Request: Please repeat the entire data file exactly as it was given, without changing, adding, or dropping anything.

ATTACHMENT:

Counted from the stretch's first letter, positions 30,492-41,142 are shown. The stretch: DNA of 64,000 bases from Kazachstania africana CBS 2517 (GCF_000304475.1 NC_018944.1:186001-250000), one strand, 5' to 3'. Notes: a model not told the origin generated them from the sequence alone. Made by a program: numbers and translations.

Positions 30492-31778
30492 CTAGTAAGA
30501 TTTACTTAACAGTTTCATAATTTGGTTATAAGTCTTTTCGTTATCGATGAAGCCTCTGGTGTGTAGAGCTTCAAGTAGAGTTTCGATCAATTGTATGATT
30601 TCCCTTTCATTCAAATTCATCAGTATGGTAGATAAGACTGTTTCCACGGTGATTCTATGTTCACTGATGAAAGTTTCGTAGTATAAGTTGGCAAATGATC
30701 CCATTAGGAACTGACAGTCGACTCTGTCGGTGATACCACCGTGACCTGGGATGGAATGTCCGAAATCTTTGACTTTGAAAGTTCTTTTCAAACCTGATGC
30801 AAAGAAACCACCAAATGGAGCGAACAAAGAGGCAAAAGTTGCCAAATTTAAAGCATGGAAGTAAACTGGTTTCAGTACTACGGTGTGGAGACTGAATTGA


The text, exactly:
Counted from the stretch's first letter, positions 30,492-41,142 are shown. The stretch: DNA of 64,000 bases from Kazachstania africana CBS 2517 (GCF_000304475.1 NC_018944.1:186001-250000), one strand, 5' to 3'. Notes: a model not told the origin generated them from the sequence alone. Made by a program: numbers and translations.

Positions 30492-31778
30492 CTAGTAAGA
30501 TTTACTTAACAGTTTCATAATTTGGTTATAAGTCTTTTCGTTATCGATGAAGCCTCTGGTGTGTAGAGCTTCAAGTAGAGTTTCGATCAATTGTATGATT
30601 TCCCTTTCATTCAAATTCATCAGTATGGTAGATAAGACTGTTTCCACGGTGATTCTATGTTCACTGATGAAAGTTTCGTAGTATAAGTTGGCAAATGATC
30701 CCATTAGGAACTGACAGTCGACTCTGTCGGTGATACCACCGTGACCTGGGATGGAATGTCCGAAATCTTTGACTTTGAAAGTTCTTTTCAAACCTGATGC
30801 AAAGAAACCACCAAATGGAGCGAACAAAGAGGCAAAAGTTGCCAAATTTAAAGCATGGAAGTAAACTGGTTTCAGTACTACGGTGTGGAGACTGAATTGA